Does disinfecting schools disrupt learning and teaching?

2020-Jun-27   08:20

Does disinfecting schools disrupt learning and teaching?
Ikeleng Primary School in Mabopane, North of Pretoria, has been closed since Tuesday for disinfecting after a teacher there tested postive for COVID-19.
Source: Sourced

- Gomolemo Mothomogolo

Just two weeks since schools reopened, the number of teachers and learners testing positive for COVID-19 continues to rise and academic activities are being disrupted as schools closed so they can be disinfected.

On Thursday Gauteng provincial government confirmed that so far  58 learners and 188 teachers have tested positive for the virus.

Gauteng Department of Education spokesperson, Steve Mabona,  said it takes an average of two to three days for schools to be disinfected.

“It depends on the guidelines that we receive from the Department of Health. We can only take any decisions as per the guidelines of the Department of Health. They would normally come and visit the schools with our officials and check on the person that has tested positive and how many contacts we have to trace. It's normally between two to three days that we will close the school and ensure we decontaminate the entire school,” said Mabona.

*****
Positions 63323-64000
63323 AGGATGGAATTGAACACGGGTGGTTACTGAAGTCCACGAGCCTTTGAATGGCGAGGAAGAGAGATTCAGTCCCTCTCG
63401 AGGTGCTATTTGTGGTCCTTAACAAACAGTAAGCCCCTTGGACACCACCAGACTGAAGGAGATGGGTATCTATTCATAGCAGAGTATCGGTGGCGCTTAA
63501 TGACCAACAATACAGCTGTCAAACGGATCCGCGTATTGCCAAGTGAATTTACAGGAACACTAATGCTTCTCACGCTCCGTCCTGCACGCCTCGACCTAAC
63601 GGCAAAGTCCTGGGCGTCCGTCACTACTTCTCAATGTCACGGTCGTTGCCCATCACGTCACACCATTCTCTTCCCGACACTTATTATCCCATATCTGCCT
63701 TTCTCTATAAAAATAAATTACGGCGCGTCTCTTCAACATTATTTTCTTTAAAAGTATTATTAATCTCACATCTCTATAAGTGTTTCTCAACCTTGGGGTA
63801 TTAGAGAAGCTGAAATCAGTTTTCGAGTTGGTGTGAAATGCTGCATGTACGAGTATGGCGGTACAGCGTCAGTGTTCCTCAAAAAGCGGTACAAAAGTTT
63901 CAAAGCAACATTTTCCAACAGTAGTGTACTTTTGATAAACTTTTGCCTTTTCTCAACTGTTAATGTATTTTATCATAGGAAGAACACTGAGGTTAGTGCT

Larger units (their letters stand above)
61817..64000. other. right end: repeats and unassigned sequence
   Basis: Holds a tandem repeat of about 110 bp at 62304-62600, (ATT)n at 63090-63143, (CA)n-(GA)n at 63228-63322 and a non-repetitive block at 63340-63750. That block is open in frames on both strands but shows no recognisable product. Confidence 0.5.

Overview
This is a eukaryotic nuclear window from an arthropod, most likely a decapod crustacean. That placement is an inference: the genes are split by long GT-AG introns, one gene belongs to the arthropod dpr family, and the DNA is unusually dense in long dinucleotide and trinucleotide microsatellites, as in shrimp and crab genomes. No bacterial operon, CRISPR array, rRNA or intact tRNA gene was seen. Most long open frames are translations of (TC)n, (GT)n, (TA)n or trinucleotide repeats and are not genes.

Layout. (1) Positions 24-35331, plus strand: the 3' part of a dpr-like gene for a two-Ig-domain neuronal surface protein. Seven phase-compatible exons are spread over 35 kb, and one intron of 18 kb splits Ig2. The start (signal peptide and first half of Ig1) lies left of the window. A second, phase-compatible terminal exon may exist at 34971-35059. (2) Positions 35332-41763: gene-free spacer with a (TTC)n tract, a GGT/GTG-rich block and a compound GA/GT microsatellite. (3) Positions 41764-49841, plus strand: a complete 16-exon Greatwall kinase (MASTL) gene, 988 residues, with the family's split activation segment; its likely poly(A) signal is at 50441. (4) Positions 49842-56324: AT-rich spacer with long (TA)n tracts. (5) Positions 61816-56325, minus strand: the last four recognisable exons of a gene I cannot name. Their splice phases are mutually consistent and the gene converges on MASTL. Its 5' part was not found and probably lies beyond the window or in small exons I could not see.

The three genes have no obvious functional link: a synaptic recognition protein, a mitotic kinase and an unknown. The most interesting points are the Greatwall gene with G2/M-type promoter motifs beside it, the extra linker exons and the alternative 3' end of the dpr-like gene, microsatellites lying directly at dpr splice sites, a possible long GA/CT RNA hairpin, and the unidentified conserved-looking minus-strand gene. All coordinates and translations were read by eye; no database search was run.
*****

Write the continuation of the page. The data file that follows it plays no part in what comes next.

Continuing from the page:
According to the Department of Health guidelines, a person who has tested positive for the virus must isolate for 14 days and schools need to be disinfected when there is a confirmed case(s).

Ikeleng Primary School in Mabopane, North of Pretoria, has been closed since Tuesday for disinfecting after a teacher there tested postive for COVID-19.

The education department says there is no need to get additional teachers during the isolation period because only the grade 7s and 12s are at schools at the moment.

Mabona said: “For now there is no need for additional teachers. Actually we have a surplus of teachers”.

But parents are still concerned with the risk of infection at schools, despite government's assurances that all standard operating procedures for safety are observed.

A mother of a learner at Ikereleng, who spoke on condition of anonymity to protect her child's identity, said learners should go back to school at alert level 1 because a child is not only at risk of infection but of infecting their parents as well.

The Department of Health confirmed there are 830 confirmed cases in City of Tshwane sub-district 1 with 202 recoveries. The total number of confirmed cases in Gauteng is 28 746 with 7132 recoveries.

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